St. Cloud State has iced a women’s hockey team since the 1998-99 season and have been a member of the WCHA since 1999. The Huskies typically finish their season in the bottom half of the rankings with rather lacking records; the last time their win record hit double digits was 2016 when they went 14-18-2. Much of that can be blamed on the fact St. Cloud regularly faces off with the biggest powerhouses of DI women’s hockey, but they’ve been able to bear their teeth and be a viable threat toward non-conference opponents.
St. Cloud has participated in every WCHA tournament since 2005, which is when the conference expanded the tournament to be an eight-team event, and have made a quarterfinal round exit every year except 2006 and 2008 when they progressed to the semifinals. The Huskies have never qualified for the NCAA tournament. Head coach Eric Rud in his fifth season with the team.
Though they are an overall stronger team than they were several years ago, that isn’t transferred onto the scored board for St. Cloud. Ranked seventh in the WCHA, they have a record of 2-12-0 (5-15-1) this season and are definitely hungry for more wins. The fact they beat Duluth 3-2 in October and went toe-to-toe with Minnesota until an eventual Gopher overtime victory shows that St. Cloud has what it takes to perform in this conference, but they can’t get a sustained momentum going. Unless something suddenly clicks into place for the Huskies over winter break, it’s going to be another quarterfinal postseason exit for the team. St. Cloud is back in action on December 29th when they host Lindenwood for a series.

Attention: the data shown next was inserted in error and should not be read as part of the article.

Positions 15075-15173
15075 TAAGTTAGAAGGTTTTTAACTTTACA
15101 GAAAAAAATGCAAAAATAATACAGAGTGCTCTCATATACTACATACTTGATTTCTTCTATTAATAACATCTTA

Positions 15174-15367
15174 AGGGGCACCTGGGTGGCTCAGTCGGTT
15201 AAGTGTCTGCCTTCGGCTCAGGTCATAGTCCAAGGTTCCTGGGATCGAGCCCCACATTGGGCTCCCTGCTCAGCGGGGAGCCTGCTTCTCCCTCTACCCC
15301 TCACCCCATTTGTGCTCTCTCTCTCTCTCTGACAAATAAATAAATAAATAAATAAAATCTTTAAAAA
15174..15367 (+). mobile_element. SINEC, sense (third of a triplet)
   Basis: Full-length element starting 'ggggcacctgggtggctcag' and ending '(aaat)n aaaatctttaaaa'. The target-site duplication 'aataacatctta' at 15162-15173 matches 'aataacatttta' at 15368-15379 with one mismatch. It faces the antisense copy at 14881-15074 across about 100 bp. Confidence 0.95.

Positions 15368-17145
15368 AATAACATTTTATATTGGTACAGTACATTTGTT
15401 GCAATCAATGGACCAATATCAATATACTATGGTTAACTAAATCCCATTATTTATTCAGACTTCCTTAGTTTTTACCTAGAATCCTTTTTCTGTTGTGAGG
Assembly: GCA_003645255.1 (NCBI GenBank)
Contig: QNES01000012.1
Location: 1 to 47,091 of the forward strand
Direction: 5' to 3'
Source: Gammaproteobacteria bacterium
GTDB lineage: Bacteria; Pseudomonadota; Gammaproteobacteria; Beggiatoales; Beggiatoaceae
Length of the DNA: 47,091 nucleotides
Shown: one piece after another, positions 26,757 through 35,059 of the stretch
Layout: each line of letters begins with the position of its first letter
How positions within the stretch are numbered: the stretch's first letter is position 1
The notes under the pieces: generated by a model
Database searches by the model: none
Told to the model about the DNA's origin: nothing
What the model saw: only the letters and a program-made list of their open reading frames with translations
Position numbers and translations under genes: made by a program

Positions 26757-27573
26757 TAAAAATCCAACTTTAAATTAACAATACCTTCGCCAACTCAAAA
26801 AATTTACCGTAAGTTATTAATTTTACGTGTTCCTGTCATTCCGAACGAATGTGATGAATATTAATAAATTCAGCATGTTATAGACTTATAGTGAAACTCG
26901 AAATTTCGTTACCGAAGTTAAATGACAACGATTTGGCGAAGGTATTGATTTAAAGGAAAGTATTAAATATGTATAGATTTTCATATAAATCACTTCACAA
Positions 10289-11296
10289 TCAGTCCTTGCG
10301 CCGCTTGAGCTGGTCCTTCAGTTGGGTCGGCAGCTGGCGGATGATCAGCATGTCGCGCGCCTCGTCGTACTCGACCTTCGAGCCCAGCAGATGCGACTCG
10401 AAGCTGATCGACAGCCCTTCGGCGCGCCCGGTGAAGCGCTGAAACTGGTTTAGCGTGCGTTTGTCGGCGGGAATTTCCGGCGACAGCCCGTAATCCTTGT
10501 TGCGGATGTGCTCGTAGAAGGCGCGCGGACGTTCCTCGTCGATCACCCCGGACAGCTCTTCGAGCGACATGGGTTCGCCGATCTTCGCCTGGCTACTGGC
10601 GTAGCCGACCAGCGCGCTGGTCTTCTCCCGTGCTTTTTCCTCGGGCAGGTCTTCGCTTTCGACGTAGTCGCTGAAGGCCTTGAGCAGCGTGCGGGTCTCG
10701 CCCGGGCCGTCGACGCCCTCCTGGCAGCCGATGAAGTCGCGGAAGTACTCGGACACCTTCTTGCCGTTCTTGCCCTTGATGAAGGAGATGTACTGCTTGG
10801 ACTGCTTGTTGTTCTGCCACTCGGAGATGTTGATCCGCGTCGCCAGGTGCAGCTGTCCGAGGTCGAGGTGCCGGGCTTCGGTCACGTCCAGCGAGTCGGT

Wisconsin is one of the current great powerhouses of women’s hockey. Beginning in the 1999-00 season, this varsity team has always been a part of the WCHA and has found great success there and beyond. They have played in twelve NCAA tournaments, winning four national championships, won seven conference tournaments, and earned the regular season title seven times as well. Wisconsin has never finished a season below fourth place in the WCHA—which occurred the year their super star head coach, Mark Johnson, was with the 2010 US Women’s Olympic team—and their worst record, 18-15-3, was from the same year. Wisconsin is the second university to build a rink for their women’s team, LaBahn Arena, which opened in 2012. Johnson is in his sixteenth year with the program.
Though they’re only ranked second in the WCHA, Wisconsin’s record of 19-1 overall (9-1 in conference) has had them ranked first nationally for most of the season. In fact, the only reason Minnesota has more points than them in the WCHA is because the Badgers have only played ten in conference games, two less than any other team. Their only black eye on the season was a 1-0 loss to Minnesota on home ice, but other than that it’s been smooth skating.
Expect them to continue dominating in the second half, though it will be a harder one for them since it’s all in conference play. They have an excellent chance of taking back the first seed bye for the WCHA tournament and are expected to play in the NCAA tournament. Who knows, if they actually reach the national championship game they may even clinch it instead of flubbing like in their last two attempts. Wisconsin resumes their season a little later than most on January 11th when they finally face Ohio State.